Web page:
Máire Barrett Maylor, a native of Nenagh, County Tipperary, died in Oak Harbor on Whidbey Island in 1861. Her husband, a Cork-native, Samuel Maylor, travelled to Ireland to have the headstone engraved. Then in 1863, after an arduous six-month ship journey around Cape Horn, he brought the headstone back to Whidbey Island where he erected it over his wife's grave.
The Cascadia Irish Music Camp musicians will gather for a few tunes in Sunnyside Cemetery in Coupeville, about 60 miles north of Seattle, this August to pay tribute to their story before the headstone that carries an Irish language inscription in cló Gaelach, the old Irish Gaelic type.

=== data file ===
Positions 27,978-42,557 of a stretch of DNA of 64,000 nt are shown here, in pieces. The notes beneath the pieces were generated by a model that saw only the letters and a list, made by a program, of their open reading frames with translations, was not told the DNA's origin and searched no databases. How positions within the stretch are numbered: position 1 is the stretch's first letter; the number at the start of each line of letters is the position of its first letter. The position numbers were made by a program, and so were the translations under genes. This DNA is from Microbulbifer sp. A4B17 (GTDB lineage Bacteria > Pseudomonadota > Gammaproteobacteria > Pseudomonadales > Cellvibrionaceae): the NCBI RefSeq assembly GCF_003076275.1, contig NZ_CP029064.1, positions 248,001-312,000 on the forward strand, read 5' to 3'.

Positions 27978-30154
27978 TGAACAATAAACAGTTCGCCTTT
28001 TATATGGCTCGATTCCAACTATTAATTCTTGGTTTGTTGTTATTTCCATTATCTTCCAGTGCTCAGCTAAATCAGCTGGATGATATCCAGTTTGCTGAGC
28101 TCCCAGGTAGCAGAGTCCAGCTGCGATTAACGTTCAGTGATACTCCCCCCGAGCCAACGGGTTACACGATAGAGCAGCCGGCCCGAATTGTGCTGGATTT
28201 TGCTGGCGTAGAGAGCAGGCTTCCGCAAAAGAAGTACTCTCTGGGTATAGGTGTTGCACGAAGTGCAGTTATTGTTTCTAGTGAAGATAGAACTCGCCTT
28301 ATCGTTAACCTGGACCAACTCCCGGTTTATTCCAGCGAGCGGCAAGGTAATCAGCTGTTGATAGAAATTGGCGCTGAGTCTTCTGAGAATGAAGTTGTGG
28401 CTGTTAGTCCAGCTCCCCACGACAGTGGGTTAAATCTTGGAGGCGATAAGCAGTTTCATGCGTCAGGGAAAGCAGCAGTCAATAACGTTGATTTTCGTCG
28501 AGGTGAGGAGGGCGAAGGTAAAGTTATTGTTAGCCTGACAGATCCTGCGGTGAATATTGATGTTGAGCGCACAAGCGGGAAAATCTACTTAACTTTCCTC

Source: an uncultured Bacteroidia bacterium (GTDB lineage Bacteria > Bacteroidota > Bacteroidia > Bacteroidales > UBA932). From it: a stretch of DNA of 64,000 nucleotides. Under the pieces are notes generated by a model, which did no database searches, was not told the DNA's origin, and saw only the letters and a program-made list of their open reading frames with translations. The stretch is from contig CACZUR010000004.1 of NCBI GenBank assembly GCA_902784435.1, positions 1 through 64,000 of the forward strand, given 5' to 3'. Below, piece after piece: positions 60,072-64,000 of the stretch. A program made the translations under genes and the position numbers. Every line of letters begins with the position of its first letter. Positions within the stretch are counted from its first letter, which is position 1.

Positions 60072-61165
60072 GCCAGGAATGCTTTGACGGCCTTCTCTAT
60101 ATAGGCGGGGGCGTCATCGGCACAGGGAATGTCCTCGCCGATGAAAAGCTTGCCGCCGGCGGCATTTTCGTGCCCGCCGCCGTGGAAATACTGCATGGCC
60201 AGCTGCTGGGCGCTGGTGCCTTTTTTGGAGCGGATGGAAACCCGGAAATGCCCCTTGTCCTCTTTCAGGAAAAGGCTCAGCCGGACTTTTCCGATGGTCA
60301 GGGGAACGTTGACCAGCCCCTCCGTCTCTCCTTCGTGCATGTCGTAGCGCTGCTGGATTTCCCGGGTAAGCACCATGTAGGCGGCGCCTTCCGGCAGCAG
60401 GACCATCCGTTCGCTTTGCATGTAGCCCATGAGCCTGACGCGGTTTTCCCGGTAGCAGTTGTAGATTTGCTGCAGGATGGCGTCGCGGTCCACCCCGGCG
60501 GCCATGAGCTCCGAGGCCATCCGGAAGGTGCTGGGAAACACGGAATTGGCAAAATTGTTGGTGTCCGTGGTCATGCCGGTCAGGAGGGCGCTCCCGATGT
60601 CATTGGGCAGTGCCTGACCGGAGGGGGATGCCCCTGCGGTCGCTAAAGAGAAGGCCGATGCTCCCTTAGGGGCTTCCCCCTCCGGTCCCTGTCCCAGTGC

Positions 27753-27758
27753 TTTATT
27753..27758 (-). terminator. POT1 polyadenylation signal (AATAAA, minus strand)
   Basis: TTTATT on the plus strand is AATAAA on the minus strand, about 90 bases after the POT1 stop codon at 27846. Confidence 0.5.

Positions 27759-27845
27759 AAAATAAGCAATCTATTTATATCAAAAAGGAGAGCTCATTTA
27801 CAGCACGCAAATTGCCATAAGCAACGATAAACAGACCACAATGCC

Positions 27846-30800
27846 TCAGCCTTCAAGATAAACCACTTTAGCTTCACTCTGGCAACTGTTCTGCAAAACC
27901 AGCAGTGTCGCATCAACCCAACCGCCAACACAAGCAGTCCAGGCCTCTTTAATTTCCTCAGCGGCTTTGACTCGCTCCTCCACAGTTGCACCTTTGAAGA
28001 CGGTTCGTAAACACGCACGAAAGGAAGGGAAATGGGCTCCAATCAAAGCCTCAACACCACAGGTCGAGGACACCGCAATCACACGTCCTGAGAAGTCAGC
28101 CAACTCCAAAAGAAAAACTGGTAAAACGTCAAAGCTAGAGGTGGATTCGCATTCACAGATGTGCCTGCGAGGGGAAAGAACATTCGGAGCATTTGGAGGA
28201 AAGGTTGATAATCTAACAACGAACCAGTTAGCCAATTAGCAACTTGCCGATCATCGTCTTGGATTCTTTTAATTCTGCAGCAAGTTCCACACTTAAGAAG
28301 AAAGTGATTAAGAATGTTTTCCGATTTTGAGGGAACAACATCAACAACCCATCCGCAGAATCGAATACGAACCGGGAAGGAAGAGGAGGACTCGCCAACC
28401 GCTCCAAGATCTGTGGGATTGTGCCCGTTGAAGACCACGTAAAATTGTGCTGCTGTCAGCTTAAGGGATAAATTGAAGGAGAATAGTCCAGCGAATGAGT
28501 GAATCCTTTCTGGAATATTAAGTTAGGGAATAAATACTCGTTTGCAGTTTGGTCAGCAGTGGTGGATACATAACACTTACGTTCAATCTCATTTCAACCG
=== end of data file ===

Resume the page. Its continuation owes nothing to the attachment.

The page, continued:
On August 16, a few Irish tunes will be played at the headstone in honor of a woman who meant so much to her husband that he traveled to Ireland to have her headstone engraved in her native language, and also to remember the husband and family she left behind, along with all the Irish who have contributed over the years to the building of the Pacific Northwest.
Descendants of the Maylor family who still live on Whidbey Island are expected to attend and others are invited to join them and the musicians at the headstone. The 4:30 pm ceremony will be followed by dinner at nearby Camp Casey before the Irish Music Camp Concert later that evening at 7 pm.
For more information on the headstone and its history, visit IrishClub.org/headstone.
Three million people in the world are descended from one Irish High King